You Should Know… Rabbi Elazar Freedman


Rabbi Elazar Freedman wasn’t sure he was ready to leave Israel before he got a job offer to be an educator at the University of Maryland’s (UMD) MEOR, but the 23-year-old Michigan native took the leap and is now excited to be a part of what he calls a great organization with a fantastic culture and connecting with the next generation.

What made you decide to become a rabbi?

I was living in Israel for the past four years. And I started doing these programs during the summers mostly, but also during the year a little bit, where young college students from America would come to Israel to do internships … I really enjoyed it. And I felt like this was something that I wanted to do with my future. So, I actually went to this rabbinical training program in Jerusalem called the Jerusalem Kollel and in Hebrew it’s the word for young married men that go to study toward becoming a rabbi.

How did you get your position as an educator with UMD MEOR?

My grandfather was one of the pioneers in being a campus rabbi. He was a rabbi at the University of Michigan for many years. And Rabbi Koretzky, who is my current boss, got trained to do his rabbinical work through my grandfather. I met Rabbi Koretzky, in Israel … Later in the year they had this job fair for young, aspiring rabbis. I wasn’t even really looking to go out [of Israel] yet because I’m super young … I went there … and we ended up meeting [to learn about the job] and it went well, but I still wasn’t really planning on going out [of the country]. Then later on in the year the circumstances changed for me. I reached back out to him, and he ended up flying me out for a pilot trip. And we really connected, and I love students over here. I felt like there was a need for a younger [rabbi], just someone that’s into the same stuff that the college students are.

How has your life been different since moving back to the U.S. and having a full-time job at a university?

It’s a tremendous difference. Israel is an incredible, incredible place, and there are aspects that I’ve missed tremendously. But being in America, I grew up in West Bloomfield, Michigan, it’s definitely a comfortable feeling for me. My life has changed because before I was studying just for myself and trying to gain the knowledge and experience, the Jewish learning for myself, but now it’s a whole different thing having to give over that knowledge to other people and help people in their growth. There’s this saying in the Talmud: ‘That from my teachers, I have learned a lot; from my students, I have learned much more.’ There’s something that is powerful about having people that are learning from you – they challenge you in all your knowledge and you have to know what you’re talking about. You have to be secure in your knowledge. So that was a big change for me, going from that student role to that educator role. And that’s been an incredible, incredible transition for me. But I love being able to constantly be helping the Jewish people and just helping young Jewish students grow into their full potential. That’s quite empowering.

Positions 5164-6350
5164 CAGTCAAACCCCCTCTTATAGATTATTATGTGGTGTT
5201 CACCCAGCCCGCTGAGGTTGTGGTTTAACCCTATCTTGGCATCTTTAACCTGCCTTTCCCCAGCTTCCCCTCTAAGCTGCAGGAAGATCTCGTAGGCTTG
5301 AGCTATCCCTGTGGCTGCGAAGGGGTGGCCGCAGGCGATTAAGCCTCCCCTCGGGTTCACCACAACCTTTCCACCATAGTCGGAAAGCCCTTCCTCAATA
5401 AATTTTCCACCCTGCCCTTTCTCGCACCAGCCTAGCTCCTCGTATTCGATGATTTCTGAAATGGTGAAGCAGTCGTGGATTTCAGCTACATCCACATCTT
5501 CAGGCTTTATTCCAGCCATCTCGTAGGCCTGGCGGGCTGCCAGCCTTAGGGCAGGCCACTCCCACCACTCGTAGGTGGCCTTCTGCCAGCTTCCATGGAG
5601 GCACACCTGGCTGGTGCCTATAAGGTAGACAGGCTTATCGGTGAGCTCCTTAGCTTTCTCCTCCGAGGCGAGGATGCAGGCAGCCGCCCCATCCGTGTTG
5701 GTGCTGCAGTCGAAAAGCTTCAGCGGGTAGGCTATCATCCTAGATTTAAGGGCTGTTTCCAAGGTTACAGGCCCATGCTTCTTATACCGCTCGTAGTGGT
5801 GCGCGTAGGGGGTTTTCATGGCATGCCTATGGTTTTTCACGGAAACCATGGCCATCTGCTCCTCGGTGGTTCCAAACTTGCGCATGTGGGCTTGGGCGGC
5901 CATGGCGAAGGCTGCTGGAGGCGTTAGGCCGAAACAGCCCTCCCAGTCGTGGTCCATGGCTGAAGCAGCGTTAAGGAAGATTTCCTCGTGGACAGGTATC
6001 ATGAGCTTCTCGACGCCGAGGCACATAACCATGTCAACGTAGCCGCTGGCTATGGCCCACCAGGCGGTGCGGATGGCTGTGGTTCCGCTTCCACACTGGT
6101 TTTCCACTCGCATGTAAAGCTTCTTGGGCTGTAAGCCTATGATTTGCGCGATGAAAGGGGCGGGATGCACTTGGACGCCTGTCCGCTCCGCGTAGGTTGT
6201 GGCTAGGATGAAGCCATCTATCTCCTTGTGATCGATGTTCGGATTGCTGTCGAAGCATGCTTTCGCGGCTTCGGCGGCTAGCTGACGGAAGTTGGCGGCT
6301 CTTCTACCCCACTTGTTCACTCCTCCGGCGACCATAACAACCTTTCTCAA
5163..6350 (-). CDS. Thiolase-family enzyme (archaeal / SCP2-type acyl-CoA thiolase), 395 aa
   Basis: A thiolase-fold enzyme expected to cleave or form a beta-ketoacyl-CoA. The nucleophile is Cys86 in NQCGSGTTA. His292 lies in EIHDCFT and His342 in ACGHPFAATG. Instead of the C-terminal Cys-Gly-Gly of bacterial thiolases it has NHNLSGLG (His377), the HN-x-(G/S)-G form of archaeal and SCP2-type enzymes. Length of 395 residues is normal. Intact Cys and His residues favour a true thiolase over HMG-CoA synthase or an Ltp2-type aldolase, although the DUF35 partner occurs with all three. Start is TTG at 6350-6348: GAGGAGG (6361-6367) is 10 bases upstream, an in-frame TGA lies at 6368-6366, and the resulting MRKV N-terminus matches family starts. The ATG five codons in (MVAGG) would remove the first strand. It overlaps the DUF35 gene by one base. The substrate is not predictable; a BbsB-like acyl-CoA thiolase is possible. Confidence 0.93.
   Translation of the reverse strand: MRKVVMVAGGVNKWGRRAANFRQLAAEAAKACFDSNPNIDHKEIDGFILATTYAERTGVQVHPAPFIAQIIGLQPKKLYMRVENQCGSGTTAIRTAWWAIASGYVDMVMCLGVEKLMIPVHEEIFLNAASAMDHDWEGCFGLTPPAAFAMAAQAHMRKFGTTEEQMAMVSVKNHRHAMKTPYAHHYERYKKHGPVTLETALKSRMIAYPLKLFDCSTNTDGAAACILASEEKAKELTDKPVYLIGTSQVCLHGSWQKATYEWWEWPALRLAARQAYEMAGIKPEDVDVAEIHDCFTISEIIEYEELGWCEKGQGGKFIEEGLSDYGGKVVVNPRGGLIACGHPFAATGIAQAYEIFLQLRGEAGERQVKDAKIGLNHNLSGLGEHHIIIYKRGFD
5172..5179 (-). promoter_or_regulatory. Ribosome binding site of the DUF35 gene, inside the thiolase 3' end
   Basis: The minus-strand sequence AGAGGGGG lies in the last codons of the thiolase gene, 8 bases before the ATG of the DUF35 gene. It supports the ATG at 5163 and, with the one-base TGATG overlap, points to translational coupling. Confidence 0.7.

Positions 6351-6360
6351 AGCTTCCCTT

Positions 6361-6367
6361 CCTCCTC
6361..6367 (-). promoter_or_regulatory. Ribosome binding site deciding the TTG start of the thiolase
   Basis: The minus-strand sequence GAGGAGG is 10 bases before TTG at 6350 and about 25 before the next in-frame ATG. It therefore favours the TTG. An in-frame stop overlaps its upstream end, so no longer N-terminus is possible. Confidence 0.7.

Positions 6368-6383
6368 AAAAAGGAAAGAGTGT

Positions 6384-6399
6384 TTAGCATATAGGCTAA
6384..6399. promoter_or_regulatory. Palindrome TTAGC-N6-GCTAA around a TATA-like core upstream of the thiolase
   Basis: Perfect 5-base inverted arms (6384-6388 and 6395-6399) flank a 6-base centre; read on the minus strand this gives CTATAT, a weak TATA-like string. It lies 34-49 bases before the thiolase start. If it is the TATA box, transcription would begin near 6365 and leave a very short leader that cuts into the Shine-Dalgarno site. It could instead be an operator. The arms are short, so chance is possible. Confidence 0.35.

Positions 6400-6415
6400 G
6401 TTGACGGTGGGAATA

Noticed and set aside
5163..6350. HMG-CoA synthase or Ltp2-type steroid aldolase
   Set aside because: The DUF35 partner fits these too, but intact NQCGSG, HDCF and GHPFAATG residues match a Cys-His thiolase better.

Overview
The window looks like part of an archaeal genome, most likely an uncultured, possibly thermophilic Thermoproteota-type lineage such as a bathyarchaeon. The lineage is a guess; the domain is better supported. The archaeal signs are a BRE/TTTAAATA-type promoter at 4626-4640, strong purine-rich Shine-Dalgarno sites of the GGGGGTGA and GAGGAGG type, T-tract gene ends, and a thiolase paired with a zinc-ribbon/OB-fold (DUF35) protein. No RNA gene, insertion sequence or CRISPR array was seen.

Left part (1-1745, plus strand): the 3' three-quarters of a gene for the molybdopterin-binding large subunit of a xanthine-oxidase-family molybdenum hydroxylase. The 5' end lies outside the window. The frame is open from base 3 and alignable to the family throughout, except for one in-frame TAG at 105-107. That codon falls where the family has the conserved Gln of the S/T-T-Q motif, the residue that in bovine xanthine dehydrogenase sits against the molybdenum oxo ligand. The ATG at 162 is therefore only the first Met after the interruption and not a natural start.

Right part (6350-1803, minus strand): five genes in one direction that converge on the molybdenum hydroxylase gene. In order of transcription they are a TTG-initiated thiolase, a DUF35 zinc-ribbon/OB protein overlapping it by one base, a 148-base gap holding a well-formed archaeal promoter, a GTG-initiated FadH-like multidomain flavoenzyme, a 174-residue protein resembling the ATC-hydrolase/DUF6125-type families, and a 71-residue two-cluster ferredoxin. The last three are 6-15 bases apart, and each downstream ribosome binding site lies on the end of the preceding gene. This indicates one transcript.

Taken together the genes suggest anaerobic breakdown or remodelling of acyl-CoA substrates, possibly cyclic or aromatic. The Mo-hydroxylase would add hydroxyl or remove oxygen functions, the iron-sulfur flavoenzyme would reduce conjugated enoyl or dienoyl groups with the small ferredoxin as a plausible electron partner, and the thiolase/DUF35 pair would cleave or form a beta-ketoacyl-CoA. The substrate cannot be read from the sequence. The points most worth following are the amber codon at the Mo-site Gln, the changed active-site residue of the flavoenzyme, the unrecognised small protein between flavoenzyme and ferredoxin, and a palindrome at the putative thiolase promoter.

What does your life look like outside of work?

I’m a big, big sports fan. I’ve always been a big Detroit sports fan – I love the Lions. Athletics has been a big one [hobby]. I’ve been part of a few leagues in Israel, they have a flag football league that’s pretty competitive. I actually played tight end in the league for one season, and it happened to be shut down. It was the Covid season. They shut it down after six games and thank God they did. We were 0-6 … I do love traveling. I do love nature. I love just meeting new people and seeing new things. My wife and I just started in West Virginia, at one of the National Parks, [we said] let’s buy ourselves this National Park passport book. We’ve been to so far like seven national parks, most of the ones in the neighborhood, but it’s just something that I hope to be able to do – to visit all the beautiful nature that we have in this world and in America.

What’s the personal importance of teaching the next generation of Jewish students?

I think it’s tremendously valuable for people to understand and appreciate and have pride in their Judaism. Oftentimes for a lot of people, they know they’re Jewish and they think it’s cool, but they don’t necessarily understand and appreciate what it means to really be Jewish and the incredible values that our Jewish values have within them. It’s actually super empowering for me, and I think it’s super valuable for people to gain that appreciation and that pride in being Jewish and really, use that to help their lives and to grow as people and to become the best people they can become and hopefully help their children really grow.

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